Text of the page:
Thu, Feb 15, 2018 - Page 8 News List

Taiwan’s geopolitical importance

By Parris Chang 張旭成

For decades Taiwan has enjoyed widespread bipartisan support in the US Congress, no matter what the stance of the executive branch.

In 1979, when then-US president Jimmy Carter established diplomatic relations with the People’s Republic of China (PRC), derecognized the Republic of China (ROC) and the Chinese Nationalist Party (KMT) regime, and terminated the US-ROC Mutual Defense Treaty, Congress enacted the Taiwan Relations Act (TRA) — over Carter’s objection and amid the PRC’s protest.

The TRA contains provisions committing the US to Taiwan’s security and restoring a semblance of sovereignty to Taiwan’s status.

Specifically, it defines future US commitments to Taiwan’s defense, by mandating that the US provide Taiwan with “such defense articles and defense services in such quantity as may be necessary” for Taiwan’s defense, by openly declaring an intention to “resist any resort of force” against the people of Taiwan and by putting Beijing on notice that any such use of coercion directed against Taiwan would be a matter of “grave concern to the United States.”

Observers have pointed out that the TRA is the “functional substitute” of the terminated mutual defense treaty.

When former US president Ronald Reagan took office in 1981, Beijing mounted an intense campaign to press the US to end arms sales to Taiwan. Under the guidance of then-US secretary of state Alexander Haig, the US accepted the PRC’s demands in a joint communique in August 1982 that aimed to freeze the quality and quantity of weaponry Taiwan could purchase and gradually reduce US arms sales to Taiwan.

Reagan was outraged, as the communique was in direct violation of the TRA and made huge concessions to the PRC, and thus he dismissed Haig.

Seeking to downplay the inconsistency between the communique and the TRA, Reagan conveyed to Taiwan’s government the “six assurances,” including pledges that the US would not terminate arms sales to Taiwan, would not change the TRA and would not change its position regarding sovereignty over Taiwan, meaning that the US would not agree to China’s claim over Taiwan.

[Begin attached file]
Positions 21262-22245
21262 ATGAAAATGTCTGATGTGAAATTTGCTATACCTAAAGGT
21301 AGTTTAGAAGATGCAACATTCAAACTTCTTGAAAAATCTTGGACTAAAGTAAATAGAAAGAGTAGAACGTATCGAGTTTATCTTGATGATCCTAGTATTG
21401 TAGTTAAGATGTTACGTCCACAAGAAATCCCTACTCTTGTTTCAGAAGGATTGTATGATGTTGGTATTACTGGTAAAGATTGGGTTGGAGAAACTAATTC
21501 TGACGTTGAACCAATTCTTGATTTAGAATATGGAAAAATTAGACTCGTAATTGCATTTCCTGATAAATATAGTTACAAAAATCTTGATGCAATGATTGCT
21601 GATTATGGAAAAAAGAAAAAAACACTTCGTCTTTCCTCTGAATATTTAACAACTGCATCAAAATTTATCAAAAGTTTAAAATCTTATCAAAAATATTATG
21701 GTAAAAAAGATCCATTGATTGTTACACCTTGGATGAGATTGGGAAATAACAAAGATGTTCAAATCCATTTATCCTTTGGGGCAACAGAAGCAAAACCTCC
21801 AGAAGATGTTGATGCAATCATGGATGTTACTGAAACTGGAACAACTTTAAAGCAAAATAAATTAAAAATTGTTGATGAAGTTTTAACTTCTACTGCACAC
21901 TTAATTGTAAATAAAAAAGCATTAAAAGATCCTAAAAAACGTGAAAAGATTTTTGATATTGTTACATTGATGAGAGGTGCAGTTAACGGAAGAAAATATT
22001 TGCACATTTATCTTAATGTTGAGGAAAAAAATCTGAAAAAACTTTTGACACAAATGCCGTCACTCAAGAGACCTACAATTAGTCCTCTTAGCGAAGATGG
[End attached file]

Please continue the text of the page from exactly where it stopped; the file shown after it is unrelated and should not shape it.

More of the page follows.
It is regrettable that in past decades US administrations, Democratic and Republican, have failed to fully and faithfully implement the provisions of the TRA and the “six assurances” so as to appease Beijing.

It is in this context that from May to June 2016, both chambers of Congress passed a concurrent resolution to reaffirm that the TRA and the “six assurances” are the cornerstone of US-Taiwan relations.

The resolution conveys a strong “sense of Congress” of support to Taiwan, as well as a rebuke to then-US president Barack Obama’s administration.

On July 18, 2016, the US Republican National Convention included, for the first time, the “six assurances” in its official platform.

Calling Taiwan “a loyal friend of America,” the Republican platform also expressed support for the timely sales of defensive arms and technology to build diesel submarines, and Taiwan’s full participation in the WHO, the International Civil Aviation Organization and other international institutions.

In addition to Taiwan’s geopolitical importance, members of Congress recognize and appreciate the democratic values and support for human rights that Taiwan shares with the US.

Hence congressional bills such as the Taiwan Travel Act, the Taiwan Security Act and the National Defense Authorization Act mandate senior military and diplomatic exchanges with Taiwan, US Navy port visits to Taiwan and Taiwanese port visits to the US, and Taiwan’s participation in US naval and air force exercises, and direct the Pentagon to help Taiwan develop an indigenous undersea warfare program and strengthen strategic cooperation with Taiwan.

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